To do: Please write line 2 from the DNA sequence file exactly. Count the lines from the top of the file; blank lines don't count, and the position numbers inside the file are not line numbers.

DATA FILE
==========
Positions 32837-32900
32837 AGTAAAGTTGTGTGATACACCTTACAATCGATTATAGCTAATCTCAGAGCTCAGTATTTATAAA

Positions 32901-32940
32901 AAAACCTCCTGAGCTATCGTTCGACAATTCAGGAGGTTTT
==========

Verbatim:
32837 AGTAAAGTTGTGTGATACACCTTACAATCGATTATAGCTAATCTCAGAGCTCAGTATTTATAAA